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KPN pays bonuses as share price increases 50% in 6 months

Tuesday 31 March 2015 | 14:14 CET | Market Commentary

Unions have called for KPN CEO Eelco Blok to give up his bonus, saying it's not appropriate given the thousands of jobs lost at the Dutch operator. They also called for a more long-term strategy and investment at the operator. At the same time, KPN's share price is up around 50 percent from six months ago. 

Crisis manager

Dissatisfaction over the bonus does not seem misplaced at first glance, as things have not been going well at KPN. The CEO could show some solidarity with employees and give something up, the same as they have made sacrifices. However, the poor results have mainly been caused by external factors: competition, the weak economy, more critical customers, the rise of free services (WhatsApp, Facebook Messenger, Skype, etc.) and free networks (Wi-Fi) and possible the most important: new technology. Every new generation of technology results in efficiency gains; this is not something new, but has been going on for decades. For the incumbent, contracting operations is business as usual. This turns the CEO largely into a crisis manager, leading the company through a continuous process of shrinkage. If he does that well, there's nothing wrong with compensating him. The share price can serve as a guide in this.

Short vs long term

KPN can also argue that attracting and retaining a CEO is subject to the conditions of the international labour market. He must be paid in line with market standards. A comparison with Google shows the two sides of the matter. The new CFO at Google will earn USD 70 million over two years, an order of magnitude much beyond KPN's CEO. KPN in contrast is the one aligning its financial policy with the demands of investors. Google turns its nose up at the financial world, providing no guidance on its results and investing in a wide range of projects. KPN plays the market's game gladly: the dividend must be maximised and investments (Capex) minimised. Paying the entire management in shares and stock options is of course a big part of this choice. The difference between Google and KPN is the difference between choosing for the long term or for the short term.

One can question whether KPN has a healthy long-term strategy and is investing smartly. KPN has faced touch competition from cable networks for many years, and it's questionable whether the former monopoly operator started switching to fibre soon enough. KPN is now focusing on somewhat experimental and expensive copper technology in order to limit its investments in fibre. KPN aims to connect only 450,000 households to fibre in two years, whereas this was previously its target for a single year. Alcatel-Lucent itself recently pointed out that VDSL2 with vectoring will not be sufficient for delivering stable connections of 100 Mbps. Additional technology is needed in order to achieve this. History may repeat itself for KPN, or the operator could achieve with the copper upgrade a quicker roll-out of faster speeds than FTTH would require. Which version will pan out is still uncertain.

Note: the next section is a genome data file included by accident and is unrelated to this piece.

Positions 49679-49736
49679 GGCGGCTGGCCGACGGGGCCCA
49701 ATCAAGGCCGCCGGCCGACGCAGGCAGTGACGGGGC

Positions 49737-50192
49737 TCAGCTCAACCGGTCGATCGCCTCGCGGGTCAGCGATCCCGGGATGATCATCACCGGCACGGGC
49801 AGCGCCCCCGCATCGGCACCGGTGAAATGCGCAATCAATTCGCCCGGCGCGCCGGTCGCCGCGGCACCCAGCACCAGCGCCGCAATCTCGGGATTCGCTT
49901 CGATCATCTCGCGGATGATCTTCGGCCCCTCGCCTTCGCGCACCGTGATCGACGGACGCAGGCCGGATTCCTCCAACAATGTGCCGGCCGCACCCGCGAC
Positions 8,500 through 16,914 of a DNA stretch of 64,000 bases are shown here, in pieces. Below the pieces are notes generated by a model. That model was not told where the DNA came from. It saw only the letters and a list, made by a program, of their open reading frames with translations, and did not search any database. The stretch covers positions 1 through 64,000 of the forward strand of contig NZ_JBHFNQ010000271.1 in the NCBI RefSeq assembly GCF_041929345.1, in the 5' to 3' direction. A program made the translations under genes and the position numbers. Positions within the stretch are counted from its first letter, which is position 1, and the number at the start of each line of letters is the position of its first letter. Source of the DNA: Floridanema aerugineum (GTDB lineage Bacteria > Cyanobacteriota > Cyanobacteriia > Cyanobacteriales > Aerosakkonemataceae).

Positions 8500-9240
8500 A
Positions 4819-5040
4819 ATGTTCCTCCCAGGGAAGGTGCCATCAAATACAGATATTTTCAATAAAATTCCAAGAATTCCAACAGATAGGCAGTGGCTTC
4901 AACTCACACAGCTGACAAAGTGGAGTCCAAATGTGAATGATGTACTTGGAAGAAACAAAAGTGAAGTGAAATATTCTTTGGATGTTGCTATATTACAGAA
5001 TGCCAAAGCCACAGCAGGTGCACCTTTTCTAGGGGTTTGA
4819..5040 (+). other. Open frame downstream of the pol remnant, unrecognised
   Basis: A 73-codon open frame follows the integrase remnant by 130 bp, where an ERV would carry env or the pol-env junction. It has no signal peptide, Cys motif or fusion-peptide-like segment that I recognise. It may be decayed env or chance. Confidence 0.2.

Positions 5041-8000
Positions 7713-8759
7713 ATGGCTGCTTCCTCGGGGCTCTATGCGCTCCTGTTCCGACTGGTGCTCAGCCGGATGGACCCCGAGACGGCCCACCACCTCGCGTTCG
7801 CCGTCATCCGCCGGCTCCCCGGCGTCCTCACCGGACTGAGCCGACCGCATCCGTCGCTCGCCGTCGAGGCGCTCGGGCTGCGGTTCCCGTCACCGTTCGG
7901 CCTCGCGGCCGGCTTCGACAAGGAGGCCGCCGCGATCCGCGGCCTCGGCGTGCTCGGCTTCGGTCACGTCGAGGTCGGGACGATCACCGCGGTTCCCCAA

Deutsche Telekom

There is still good news at KPN, which may be driving the higher share price. To start with, external factors: a possible takeover bid by Deutsche Telekom for KPN, rumours of which circulated in January. After the sale of EE in the UK, DT will hold a stake in BT, helping its plans to create a pan-European IP network. KPN would fit well with DT and its plans. There is finally the chance of generating synergies through the integration of international fixed networks. Eelco Blok rejected a few years ago a takeover bid from America Movil for KPN (something that would have paid out for shareholders), but he may be steering KPN now into the hands of DT.

Also good is the lack of profit warnings at KPN lately. After Blok took over, he clocked up a number of these, but the situation is quieter in recent quarters. This creates confidence in the market, helping reduce the under-valuation of the company. Also positive is the new management at KPN in the past year, with the appointments of a new COO, CFO and CCO. The operator's commercial strategy was in need of attention, given the tough competition and falling prices in the Dutch market. KPN's early advance in LTE gave it an advantage in the mobile market. Its results also appear to be improving (KPN talks of 'stabilisation'), but the question remains when they will return to growth. 

In the near term, the company still needs to address its weak balance sheet. It may also face renewed pressure from Ziggo, Vodafone and Tele2, which could be preparing new offensives in both the fixed and mobile markets. A sale of the Belgian unit Base would help KPN, and from April the lock-up on KPN's stake in Telefonica Deutschland expires.

Given the strong increase in the share price, it appears investors are betting that KPN should not fare too badly from the increasing competition, the operator will sell the rest of its foreign assets and there is a real chance of a takeover bid from Deutsche Telekom.



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